“We showed that these three groups of social bees . . . have a shared core microbiome that has diverged and diversified over time,” coauthor Waldan Kwong, who is now a postdoc at the University of British Columbia, told The Scientist. “Overall, it seems that the social nature of this group of organisms is facilitating maintenance and long-term evolution of the gut bacteria,” he added. “We don’t see the same types of patterns in solitary bees.”
The researchers “demonstrate that the acquisition of host-specific gut bacteria coincided with major transitions in bee evolution including to sociality,” Corrie Moreau, an evolutionary biologist and associate curator/professor at Chicago’s Field Museum of Natural History who was not involved in the study, wrote in an email. “This is a really, really interesting finding. . . . It begs the question of how important is the microbiome in driving sociality or other complex animal behaviors.”
“A lot of these insects that seem to depend on really dense gut microbiomes to perform functions for them—perhaps coincidentally, perhaps not—also seem to be eusocial,” said University of California, San Diego, postdoc Jon Sanders, who studies the evolution of animal-microbial symbioses and was not involved in the present study. “And the really intriguing thing about that, and it’s been speculated for some time, is that the eusocial lifestyle offers a really easily understood opportunity for direct transmission of a complex microbiome through generations.”
The gut microbiomes of some honeybees and bumblebees were previously examined, but “almost nothing was known about the great diversity of other species,” said Kwong. Those initial studies suggested, as Moran and colleagues proposed in 2011, that the bees may have inherited a core set of gut bacteria from a common ancestor.
To further test this hypothesis, and to include other bees, Moran, Kwong, and colleagues collected 25 corbiculate bee species and two species of solitary bees, representing populations found across four continents. The researchers identified the gut bacteria present in each sample by sequencing the 16S ribosomal RNA, a common method for identifying microbes. They found that, among species, microbiome differences did not correlate with geography. For example, Eastern honeybees sampled from five different countries had statistically indistinguishable microbiomes, whereas the microbiomes of different bee species from within the same country were distinctive. The microbiomes did, however, correspond to host phylogeny: bee species that were more closely related in an evolutionary sense also had more similar microbiomes, the team showed.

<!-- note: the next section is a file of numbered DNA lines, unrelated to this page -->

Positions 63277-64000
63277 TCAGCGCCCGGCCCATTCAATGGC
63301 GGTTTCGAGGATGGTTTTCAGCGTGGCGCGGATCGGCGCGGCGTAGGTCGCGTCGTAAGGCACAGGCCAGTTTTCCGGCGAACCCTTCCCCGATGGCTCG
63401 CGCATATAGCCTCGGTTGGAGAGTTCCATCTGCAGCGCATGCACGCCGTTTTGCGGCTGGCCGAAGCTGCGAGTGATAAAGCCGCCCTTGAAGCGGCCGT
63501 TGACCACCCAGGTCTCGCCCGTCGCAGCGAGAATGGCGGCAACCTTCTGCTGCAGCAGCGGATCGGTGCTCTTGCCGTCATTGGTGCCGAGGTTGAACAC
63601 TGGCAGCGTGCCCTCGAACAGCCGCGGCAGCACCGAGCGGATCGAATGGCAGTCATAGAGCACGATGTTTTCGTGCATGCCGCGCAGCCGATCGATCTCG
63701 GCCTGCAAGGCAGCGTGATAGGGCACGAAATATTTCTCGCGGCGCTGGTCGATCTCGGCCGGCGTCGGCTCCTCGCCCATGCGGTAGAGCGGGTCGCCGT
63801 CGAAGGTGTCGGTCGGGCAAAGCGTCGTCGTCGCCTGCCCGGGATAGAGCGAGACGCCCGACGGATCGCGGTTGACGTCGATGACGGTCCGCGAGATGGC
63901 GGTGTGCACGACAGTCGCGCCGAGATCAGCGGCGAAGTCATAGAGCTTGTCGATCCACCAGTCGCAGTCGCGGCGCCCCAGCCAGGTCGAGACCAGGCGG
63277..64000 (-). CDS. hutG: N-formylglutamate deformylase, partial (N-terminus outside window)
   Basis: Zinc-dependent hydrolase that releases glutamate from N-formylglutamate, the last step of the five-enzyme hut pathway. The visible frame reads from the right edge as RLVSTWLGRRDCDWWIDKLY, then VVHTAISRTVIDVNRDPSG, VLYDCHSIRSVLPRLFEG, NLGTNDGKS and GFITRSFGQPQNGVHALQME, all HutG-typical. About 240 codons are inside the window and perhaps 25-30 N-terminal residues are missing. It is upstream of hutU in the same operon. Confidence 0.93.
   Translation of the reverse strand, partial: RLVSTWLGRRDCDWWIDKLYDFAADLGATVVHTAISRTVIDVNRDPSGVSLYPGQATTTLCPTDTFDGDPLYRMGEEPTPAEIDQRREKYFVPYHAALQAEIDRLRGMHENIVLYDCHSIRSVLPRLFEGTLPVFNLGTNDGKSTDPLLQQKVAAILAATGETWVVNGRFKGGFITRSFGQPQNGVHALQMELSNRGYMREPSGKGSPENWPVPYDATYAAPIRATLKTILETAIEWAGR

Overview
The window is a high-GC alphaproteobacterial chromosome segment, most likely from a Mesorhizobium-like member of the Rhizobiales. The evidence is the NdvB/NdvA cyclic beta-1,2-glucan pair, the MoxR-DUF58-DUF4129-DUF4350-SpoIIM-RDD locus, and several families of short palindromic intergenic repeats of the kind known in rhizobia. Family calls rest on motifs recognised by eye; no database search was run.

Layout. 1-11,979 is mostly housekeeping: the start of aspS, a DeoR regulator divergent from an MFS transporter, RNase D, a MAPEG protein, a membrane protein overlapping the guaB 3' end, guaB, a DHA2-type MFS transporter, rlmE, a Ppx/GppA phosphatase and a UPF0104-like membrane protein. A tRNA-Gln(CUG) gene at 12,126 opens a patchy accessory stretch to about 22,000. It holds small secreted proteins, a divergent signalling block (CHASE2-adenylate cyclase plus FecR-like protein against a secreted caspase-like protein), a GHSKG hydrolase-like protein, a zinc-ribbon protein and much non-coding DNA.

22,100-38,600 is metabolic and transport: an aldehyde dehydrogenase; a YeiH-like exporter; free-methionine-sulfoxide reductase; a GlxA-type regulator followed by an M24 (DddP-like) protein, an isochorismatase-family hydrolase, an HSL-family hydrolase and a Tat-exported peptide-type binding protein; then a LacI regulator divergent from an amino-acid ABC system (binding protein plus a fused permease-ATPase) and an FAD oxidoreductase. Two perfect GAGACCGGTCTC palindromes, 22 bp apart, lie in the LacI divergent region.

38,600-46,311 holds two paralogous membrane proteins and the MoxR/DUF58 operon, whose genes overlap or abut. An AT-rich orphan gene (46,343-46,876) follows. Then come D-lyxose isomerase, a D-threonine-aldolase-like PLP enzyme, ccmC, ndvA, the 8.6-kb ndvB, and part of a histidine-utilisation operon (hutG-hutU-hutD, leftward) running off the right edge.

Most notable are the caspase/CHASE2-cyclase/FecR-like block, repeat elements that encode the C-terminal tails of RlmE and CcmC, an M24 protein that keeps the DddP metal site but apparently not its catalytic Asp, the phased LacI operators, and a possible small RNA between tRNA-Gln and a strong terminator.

Comparing the corbiculate evolutionary tree with the gut microbiome of each species examined, the researchers found that their data were consistent with the idea that the common ancestor of the social corbiculate bees acquired five particular phylotypes of gut bacteria, which it then passed on—with some gains and losses among different species—to present-day insects.
But how? Unlike some insects (which inherit maternal bacteria through the egg), bees acquire their bacteria through interactions with other bees in the colony and from the hive environment. As Sanders put it, “with social insects, when they’ve got these overlapping generations, there’s a really clear opportunity for the transmission of a whole bunch of bacteria not through the egg but through the colony.”
The results of the present study make a case that sociality enables the transmission of a core microbiome over millions of years, he noted. But researchers can’t rule out the idea that some factor that emerged at the same time as sociality produced the correspondence between the microbiomes and phylogeny, Sanders added. “If they had been able to show similar patterns across many independent evolutions of bee sociality, it would be a stronger case.”
W.K. Kwong et al., “Dynamic microbiome evolution in social bees,” Science Advances, 3:e1600513, 2017.